• Other competitiveness factors: these are competitiveness factors derived from the organization itself, its ecosystem, type of leadership, privileges or particular advantages that can be applied to or benefit the brand. For example, exclusives, appellations of origin, cost structures, linkages, licenses or the like.

By acting carefully and professionally on these indicators and activating them appropriately, we can build equity for our brand, in short, powerful, profitable and sustainable brands for the future.

The importance of brand equity

Due to the nature, quantity, and variety of the concepts, it includes the impacts and consequences on the operation and the capacity to generate and convert a business. The advantages of having solid and robust brand equity can be very significant for growth—profitability and value for organizations.

In addition to the enormous strategic importance and the competitive advantage that it implies, if we look at the aspects of which it is composed, we will see that it summarizes the brand’s ability to attract and generate more demand, via current users, new users, more frequency, new opportunities, new markets and at a higher price.

That is why it is so appreciated and valued by CEOs, investors and savvy financiers, and it is an essential element in the financial-economic valuation exercises of a brand. Likewise, its accurate and necessary monitoring allows better measurement of returns and budget allocations to these brands.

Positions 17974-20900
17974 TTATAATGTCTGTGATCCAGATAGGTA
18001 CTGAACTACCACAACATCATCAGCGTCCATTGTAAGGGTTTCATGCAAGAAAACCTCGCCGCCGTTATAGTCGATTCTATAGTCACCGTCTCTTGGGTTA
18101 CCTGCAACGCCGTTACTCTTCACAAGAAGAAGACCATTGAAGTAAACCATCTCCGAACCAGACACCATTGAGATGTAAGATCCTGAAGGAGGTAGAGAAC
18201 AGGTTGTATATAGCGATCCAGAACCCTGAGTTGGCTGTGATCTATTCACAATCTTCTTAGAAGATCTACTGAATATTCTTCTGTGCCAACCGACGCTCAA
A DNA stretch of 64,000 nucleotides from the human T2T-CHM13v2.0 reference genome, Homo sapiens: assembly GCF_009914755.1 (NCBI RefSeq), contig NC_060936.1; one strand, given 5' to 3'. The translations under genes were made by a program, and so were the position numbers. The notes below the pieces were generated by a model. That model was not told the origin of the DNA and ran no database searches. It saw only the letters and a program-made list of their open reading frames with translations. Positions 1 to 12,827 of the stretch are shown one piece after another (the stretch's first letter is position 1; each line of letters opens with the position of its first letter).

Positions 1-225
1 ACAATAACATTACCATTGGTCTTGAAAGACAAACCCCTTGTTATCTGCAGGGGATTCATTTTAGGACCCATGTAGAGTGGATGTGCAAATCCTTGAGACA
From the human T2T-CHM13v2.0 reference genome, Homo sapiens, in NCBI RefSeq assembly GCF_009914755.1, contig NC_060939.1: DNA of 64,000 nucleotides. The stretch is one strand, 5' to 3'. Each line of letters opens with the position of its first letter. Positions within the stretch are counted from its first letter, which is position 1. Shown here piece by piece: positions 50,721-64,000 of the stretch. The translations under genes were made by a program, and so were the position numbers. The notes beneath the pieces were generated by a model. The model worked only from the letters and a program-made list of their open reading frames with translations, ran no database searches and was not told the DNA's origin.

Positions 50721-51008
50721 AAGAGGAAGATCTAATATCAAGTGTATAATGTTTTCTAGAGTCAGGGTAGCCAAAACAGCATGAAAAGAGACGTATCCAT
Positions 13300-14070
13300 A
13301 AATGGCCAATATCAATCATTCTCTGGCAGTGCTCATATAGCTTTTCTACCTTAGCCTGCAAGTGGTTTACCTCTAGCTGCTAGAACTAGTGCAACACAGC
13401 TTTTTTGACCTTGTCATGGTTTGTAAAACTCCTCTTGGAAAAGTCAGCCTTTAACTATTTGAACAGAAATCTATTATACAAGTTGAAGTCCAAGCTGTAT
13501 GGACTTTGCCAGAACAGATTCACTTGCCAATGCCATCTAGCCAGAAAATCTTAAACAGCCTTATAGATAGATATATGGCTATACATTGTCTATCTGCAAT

How is brand equity measured?

To measure brand equity, we must look for the precise and most concrete and measurable indicators possible concerning the six aspects listed above. If you also want to link to market metrics or results (market share) or business (income, results ), you can have quantitative market metrics, as well as qualitative (perceptions). But, in any case, both can be integrated as a dashboard in a consolidated control panel that will make its management more intuitive and practical.

In any case, it will be essential:

  • Identify the specific indicators (KPIs ) that must be applied in each case to each of the components of brand equity and have them correctly measured and available.
  • Homogenize the indicators to be comparable and aggregated, if necessary, even though an index system (base 100).

Consider and incorporate metrics line on and offline, or necessary depending on the nature of the marks to be measured.

Being guided by brand equity allows the sustained creation of value for brands and organizations. It was the first economic concept that explained, back in the 80s, the ability of brands to generate business as an asset. Its correct management is a competitive weapon of the first order compared to other brands due to its ability to demonstrate (even quantitatively) the power of one brand over others. Therefore, it is a crucial tool for brand management, so it is increasingly present in companies’ long-term marketing and business strategies.

Also Read: How Instagram Can Help You Tell Your Brand Story